You may know that I have both bachelor’s and master’s degrees in history. My particular interests include the Reformation and Early Modern Europe; the New Nation of the United States; and World War II. These three eras may appear to have little in common, but they share the themes of humanity’s striving for freedom, especially the freedom to worship as they please and the freedom to govern themselves. As a teacher, my goal was to help students discover these themes. If students could understand the hard-fought freedoms that came from these periods of struggle, then perhaps our struggles could come to an end. (click on title to read more)
In the wake of the tragedy like the shooting in Pittsburgh over the weekend, children have the ability to ask the hard questions without being political. Questions like “Why do people go into schools/churches/synagogues/mosques and kill other people?” Perhaps the hardest question of all is when they look at the adults in their lives and ask, “Am I safe?”
While education and knowledge are powerful antidotes to the lack of understanding in our world, I believe the most effective antidote is love. As an educator, I have to ask myself if we are teaching our children to love. God commands us to love our neighbor as ourselves in the Old Testament, and Jesus cites that as the second greatest commandment after loving God.
At the beginning of this school year, I challenged our faculty, staff, and students to love one another. Love is central to our school community – being kind; accepting people’s differences in appearance and beliefs; and learning to disagree with others’ opinions while recognizing their right to hold that opinion. Love is based on respect, one of Trinity’s core values. As stated in our handbook, “We who are Trinity School come from diverse social, economic, family, religious, and ethnic backgrounds. Each of us contributes to the quality of the school, and we learn from each other as we are challenged by differing opinions, ideas, beliefs, and presuppositions.” Lessons in grammar, math, science, and history are important. Lessons in love, though, are crucial.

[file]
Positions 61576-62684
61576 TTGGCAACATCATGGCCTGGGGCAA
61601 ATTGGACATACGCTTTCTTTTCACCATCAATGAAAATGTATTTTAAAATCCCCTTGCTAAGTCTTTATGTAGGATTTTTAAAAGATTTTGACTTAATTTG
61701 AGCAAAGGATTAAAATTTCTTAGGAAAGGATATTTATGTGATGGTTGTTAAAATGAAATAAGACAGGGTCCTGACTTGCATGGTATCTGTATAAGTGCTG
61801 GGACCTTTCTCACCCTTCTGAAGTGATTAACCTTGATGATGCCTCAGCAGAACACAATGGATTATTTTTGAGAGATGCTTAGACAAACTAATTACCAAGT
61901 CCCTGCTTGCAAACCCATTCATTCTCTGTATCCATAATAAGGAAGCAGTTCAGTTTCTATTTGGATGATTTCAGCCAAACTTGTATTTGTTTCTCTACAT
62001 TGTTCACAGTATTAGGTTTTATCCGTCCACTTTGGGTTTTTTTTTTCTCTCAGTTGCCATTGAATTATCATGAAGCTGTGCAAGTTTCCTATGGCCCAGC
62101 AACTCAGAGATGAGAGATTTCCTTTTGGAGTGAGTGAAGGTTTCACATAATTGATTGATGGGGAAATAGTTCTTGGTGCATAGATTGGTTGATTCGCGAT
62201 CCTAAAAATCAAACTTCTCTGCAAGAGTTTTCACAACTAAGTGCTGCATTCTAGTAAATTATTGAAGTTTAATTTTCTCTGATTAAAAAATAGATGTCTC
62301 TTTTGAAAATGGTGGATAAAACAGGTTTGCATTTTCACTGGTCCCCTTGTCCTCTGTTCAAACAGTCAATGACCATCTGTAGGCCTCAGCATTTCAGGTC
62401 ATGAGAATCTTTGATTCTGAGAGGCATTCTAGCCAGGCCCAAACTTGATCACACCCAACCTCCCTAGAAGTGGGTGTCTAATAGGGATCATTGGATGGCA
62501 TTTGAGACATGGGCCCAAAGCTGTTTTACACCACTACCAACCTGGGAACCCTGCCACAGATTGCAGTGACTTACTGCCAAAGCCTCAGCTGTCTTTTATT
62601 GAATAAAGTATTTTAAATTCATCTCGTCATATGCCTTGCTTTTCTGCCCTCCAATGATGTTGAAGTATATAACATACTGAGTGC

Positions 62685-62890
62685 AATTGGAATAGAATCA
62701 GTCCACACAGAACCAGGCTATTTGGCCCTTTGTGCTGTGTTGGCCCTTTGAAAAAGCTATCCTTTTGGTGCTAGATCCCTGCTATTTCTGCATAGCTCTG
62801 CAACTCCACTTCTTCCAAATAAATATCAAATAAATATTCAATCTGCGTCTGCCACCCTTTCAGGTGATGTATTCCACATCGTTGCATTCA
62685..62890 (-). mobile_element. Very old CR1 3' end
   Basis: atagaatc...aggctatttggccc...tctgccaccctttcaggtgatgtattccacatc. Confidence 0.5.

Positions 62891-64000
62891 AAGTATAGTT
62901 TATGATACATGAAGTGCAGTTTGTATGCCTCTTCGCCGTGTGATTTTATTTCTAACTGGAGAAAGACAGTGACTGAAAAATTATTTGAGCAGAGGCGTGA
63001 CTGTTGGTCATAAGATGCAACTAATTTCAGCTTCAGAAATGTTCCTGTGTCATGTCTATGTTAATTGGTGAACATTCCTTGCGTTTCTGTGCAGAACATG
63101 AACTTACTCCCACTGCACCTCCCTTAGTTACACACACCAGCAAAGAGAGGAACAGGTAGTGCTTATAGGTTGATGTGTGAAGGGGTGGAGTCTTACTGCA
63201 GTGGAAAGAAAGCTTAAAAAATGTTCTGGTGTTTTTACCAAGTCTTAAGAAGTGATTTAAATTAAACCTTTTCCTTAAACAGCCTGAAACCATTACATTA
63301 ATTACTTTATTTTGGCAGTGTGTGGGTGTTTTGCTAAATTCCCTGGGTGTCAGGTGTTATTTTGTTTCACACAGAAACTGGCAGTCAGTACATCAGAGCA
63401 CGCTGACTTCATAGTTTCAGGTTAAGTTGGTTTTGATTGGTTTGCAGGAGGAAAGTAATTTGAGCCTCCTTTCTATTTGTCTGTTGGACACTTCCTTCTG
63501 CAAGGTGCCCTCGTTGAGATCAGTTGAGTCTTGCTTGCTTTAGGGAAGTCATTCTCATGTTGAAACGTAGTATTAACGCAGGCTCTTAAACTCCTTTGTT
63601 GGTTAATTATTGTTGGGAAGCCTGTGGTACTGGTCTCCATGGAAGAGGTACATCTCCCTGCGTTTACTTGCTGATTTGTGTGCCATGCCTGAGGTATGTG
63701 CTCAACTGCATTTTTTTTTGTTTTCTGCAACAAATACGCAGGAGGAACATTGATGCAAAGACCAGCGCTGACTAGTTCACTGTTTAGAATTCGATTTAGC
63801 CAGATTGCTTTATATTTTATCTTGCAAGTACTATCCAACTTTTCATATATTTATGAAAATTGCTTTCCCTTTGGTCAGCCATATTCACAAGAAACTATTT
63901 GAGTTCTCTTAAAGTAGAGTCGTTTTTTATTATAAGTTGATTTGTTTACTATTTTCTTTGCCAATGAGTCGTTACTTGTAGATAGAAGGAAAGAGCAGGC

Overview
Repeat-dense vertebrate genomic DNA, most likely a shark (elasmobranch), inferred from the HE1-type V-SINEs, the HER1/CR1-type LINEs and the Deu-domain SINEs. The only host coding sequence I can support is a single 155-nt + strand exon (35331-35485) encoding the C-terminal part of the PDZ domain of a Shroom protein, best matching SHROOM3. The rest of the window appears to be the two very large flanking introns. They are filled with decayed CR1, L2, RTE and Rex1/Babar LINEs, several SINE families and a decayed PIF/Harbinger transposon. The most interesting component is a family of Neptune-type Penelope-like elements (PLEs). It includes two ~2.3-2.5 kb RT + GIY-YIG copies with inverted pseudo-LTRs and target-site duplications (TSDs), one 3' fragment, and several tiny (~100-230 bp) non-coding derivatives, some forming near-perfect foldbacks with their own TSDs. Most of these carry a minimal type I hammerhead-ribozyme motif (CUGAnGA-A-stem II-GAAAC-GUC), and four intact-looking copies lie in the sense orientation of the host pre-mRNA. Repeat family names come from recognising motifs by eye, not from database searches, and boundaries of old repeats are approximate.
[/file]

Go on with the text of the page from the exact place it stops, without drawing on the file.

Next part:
In light of this weekend’s events, I challenge us again to love one another. For the adults, I urge us to be mindful of the unkind remark, the inappropriate gesture, or the comment that reveals ignorance or misunderstanding. When these things happen, we cannot let them slide, not because we are eager to punish, but because we are eager to teach. We must model what it means to be kind, and we must teach children to be kind when they stray from that path.
A recurring theme in my meetings with school employees and parents is how much we value the family feeling at Trinity. That feeling does not just happen, but rather it is the result of each of us making the conscious decision to love one another. In the face of tragedy, let us redouble those efforts so that the Trinity community maintains its nurturing environment and so that our children can leave Trinity and spread that love wherever they land.